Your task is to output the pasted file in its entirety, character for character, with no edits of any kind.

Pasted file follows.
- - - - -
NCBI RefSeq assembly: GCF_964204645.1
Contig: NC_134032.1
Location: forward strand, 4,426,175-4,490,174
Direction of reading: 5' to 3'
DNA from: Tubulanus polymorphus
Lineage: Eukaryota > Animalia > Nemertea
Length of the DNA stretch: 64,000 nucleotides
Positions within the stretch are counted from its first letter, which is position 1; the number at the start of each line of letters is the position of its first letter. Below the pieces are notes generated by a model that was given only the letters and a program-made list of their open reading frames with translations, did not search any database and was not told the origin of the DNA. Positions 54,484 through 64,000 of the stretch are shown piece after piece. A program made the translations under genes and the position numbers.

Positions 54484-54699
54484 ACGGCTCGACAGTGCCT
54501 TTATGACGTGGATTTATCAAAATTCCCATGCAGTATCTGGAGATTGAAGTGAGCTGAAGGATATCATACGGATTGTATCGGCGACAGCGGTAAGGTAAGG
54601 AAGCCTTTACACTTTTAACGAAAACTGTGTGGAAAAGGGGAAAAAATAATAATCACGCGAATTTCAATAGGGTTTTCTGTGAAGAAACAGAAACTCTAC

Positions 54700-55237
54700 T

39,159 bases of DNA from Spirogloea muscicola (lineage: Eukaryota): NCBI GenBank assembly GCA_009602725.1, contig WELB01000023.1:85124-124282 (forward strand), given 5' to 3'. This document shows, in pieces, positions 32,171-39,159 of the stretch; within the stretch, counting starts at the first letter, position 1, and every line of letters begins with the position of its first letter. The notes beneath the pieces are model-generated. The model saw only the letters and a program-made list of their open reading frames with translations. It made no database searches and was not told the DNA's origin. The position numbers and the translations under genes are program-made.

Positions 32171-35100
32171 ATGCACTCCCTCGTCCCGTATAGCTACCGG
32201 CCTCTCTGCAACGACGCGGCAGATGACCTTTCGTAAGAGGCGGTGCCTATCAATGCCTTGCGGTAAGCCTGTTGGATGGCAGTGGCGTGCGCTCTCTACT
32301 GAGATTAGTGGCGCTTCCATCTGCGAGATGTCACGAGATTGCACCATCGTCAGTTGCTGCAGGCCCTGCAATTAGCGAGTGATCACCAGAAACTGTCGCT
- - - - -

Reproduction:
NCBI RefSeq assembly: GCF_964204645.1
Contig: NC_134032.1
Location: forward strand, 4,426,175-4,490,174
Direction of reading: 5' to 3'
DNA from: Tubulanus polymorphus
Lineage: Eukaryota > Animalia > Nemertea
Length of the DNA stretch: 64,000 nucleotides
Positions within the stretch are counted from its first letter, which is position 1; the number at the start of each line of letters is the position of its first letter. Below the pieces are notes generated by a model that was given only the letters and a program-made list of their open reading frames with translations, did not search any database and was not told the origin of the DNA. Positions 54,484 through 64,000 of the stretch are shown piece after piece. A program made the translations under genes and the position numbers.

Positions 54484-54699
54484 ACGGCTCGACAGTGCCT
54501 TTATGACGTGGATTTATCAAAATTCCCATGCAGTATCTGGAGATTGAAGTGAGCTGAAGGATATCATACGGATTGTATCGGCGACAGCGGTAAGGTAAGG
54601 AAGCCTTTACACTTTTAACGAAAACTGTGTGGAAAAGGGGAAAAAATAATAATCACGCGAATTTCAATAGGGTTTTCTGTGAAGAAACAGAAACTCTAC

Positions 54700-55237
54700 T

39,159 bases of DNA from Spirogloea muscicola (lineage: Eukaryota): NCBI GenBank assembly GCA_009602725.1, contig WELB01000023.1:85124-124282 (forward strand), given 5' to 3'. This document shows, in pieces, positions 32,171-39,159 of the stretch; within the stretch, counting starts at the first letter, position 1, and every line of letters begins with the position of its first letter. The notes beneath the pieces are model-generated. The model saw only the letters and a program-made list of their open reading frames with translations. It made no database searches and was not told the DNA's origin. The position numbers and the translations under genes are program-made.

Positions 32171-35100
32171 ATGCACTCCCTCGTCCCGTATAGCTACCGG
32201 CCTCTCTGCAACGACGCGGCAGATGACCTTTCGTAAGAGGCGGTGCCTATCAATGCCTTGCGGTAAGCCTGTTGGATGGCAGTGGCGTGCGCTCTCTACT
32301 GAGATTAGTGGCGCTTCCATCTGCGAGATGTCACGAGATTGCACCATCGTCAGTTGCTGCAGGCCCTGCAATTAGCGAGTGATCACCAGAAACTGTCGCT